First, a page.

Frozen shoulder and a possible association to thyroid conditions
Your shoulder joint is made up of bones, ligaments and tendons which are wrapped in connective tissue. When the connective tissue thickens, contracts and becomes inflamed it causes pain and increasing stiffness.
Initially your shoulder might be painful but you are still able to move it fairly well. However, the increasingly contracted tissue makes it harder to have any movement and a reduced range of movement causes the tissue to contract – so it is a vicious circle.
As the condition deteriorates the pain mostly decreases but you can hardly move your shoulder. This is commonly called frozen shoulder – a term created in 1934.
Frozen shoulder typically occurs between the ages of 40 and 60 and there is a slightly higher risk in women. A history of frozen shoulder in the family is present in nearly 10% of cases.
It is still not clearly understood what causes frozen shoulder but we do know that the risk of getting it is increased in people with heart, pulmonary and neurological diseases as well as diabetes mellitus or a thyropathies.
Thyropathies is a term which refers to a group of thyroid diseases – hypothyroidism, hyperthyroidism, nodules and cancer. Someone with a thyropathy – especially if they have an underactive thyroid - has a 2.69 increased risk of developing frozen shoulder
Hypothyroidism and frozen shoulder
It is still not clearly understood what prompts the thickening of this connective tissue but we do know that there is a link between an underactive thyroid - like Hashimoto’s - and frozen shoulder
We also know that high levels of serum TSH are found both in hypothyroidism and in patients with a severe case of frozen shoulder
Several studies have been done on this. In one 401 shoulders were examined from 93 patients with frozen shoulder and 151 patients without frozen shoulder. There were a couple of interesting findings:
- There was significantly more diagnosed hypothyroidism in those with frozen shoulder
- The more severe the frozen shoulder the higher the TSH levels. This was particularly noticeable where patients had two frozen shoulders (bilateral frozen shoulder)
If you would like to a more detailed account of this study please click here
Hyperthyroidism and frozen shoulder
It is not uncommon for frozen shoulder to occur in patients with hyperthyroidism (overactive thyroid). Again, it is not clear what specifically causes this but it could be linked when an inflammatory process is stimulated by the production of cytokines. This is something which happens both in hyperthyroidism and frozen shoulder.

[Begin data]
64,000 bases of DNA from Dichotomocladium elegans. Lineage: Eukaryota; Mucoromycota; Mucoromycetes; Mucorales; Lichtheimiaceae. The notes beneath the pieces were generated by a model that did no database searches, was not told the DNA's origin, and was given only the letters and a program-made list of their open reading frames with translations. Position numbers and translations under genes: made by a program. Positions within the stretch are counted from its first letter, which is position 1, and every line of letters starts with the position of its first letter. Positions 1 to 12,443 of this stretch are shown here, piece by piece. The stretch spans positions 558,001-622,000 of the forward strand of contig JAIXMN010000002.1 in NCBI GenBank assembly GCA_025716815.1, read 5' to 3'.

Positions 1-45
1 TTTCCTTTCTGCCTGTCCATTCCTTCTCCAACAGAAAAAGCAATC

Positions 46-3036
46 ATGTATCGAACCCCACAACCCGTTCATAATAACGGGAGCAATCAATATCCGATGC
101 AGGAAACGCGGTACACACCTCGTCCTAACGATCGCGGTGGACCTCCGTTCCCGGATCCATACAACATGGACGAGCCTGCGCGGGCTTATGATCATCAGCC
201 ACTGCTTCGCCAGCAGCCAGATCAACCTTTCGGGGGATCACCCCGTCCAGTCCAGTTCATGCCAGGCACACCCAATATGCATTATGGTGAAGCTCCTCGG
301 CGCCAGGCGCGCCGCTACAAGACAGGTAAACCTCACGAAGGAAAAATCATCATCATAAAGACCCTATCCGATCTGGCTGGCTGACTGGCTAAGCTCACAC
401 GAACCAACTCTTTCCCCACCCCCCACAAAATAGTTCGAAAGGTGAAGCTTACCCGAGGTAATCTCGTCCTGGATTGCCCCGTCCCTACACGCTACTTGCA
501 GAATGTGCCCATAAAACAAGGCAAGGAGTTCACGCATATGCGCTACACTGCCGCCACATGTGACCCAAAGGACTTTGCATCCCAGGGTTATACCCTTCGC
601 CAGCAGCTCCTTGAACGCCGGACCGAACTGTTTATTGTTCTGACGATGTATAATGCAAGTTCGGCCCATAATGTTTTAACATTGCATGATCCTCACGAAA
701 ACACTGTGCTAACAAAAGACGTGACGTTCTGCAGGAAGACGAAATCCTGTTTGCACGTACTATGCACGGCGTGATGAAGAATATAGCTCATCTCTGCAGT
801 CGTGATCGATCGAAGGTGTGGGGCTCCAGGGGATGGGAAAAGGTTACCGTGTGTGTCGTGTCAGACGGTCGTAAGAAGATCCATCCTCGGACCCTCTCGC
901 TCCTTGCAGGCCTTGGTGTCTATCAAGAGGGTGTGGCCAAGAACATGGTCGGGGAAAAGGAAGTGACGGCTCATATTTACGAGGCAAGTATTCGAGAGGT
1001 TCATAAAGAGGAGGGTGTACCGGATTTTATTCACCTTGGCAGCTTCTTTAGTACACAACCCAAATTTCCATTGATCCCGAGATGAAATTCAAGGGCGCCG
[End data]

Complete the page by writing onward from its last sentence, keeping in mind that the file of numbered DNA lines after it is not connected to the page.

Cytokines are cell signalling proteins. The word comes from a combination of two Greek words “cyto” which means cell and “kinos” which means communication.
Hypothyroidism and Hyperthyroidism theory
Another theory about why both underactive and overactive thyroids are linked with frozen shoulder is that both conditions can cause muscle weakness.
The cause of this is not completely understood but it appears to be connected with the impact of thyroid hormone availability on the plasticity of the muscle to maintain the necessary speed of its contraction- relaxation cycle.
We also know that thyroid hormone signalling is needed for the development and regeneration of muscle. There are details about this here.
Do you have Bursitis or frozen shoulder?
Another common shoulder complaint is Bursitis and although those with a thyroid condition may be more prone to this, it is typically caused by repetitive over use of the shoulder (often due to sport or as an occupational requirement)
The main difference between the two conditions is when pain occurs. Pain occurs in Bursitis when you move the shoulder but in frozen shoulder the pain is there even when the shoulder is not in motion.
Like frozen shoulder, Bursitis (which also occurs in the elbow, knee, hip and ankle) can be caused by an underlying condition such as gout, rheumatoid arthritis, diabetes or thyroid disease
If you have frozen shoulder (or Bursitis) and some symptoms of hypothyroidism or hyperthyroidism it would be sensible to request a blood test from your GP who may not be aware of the potential link between thyroid conditions and frozen shoulder.
In some instances of Bursitis, treatment for a thyroid condition will also help the Bursitis
If you would like to read a recent paper from 2020 which discusses the evidence between frozen shoulder and thyroid diseases please click here:
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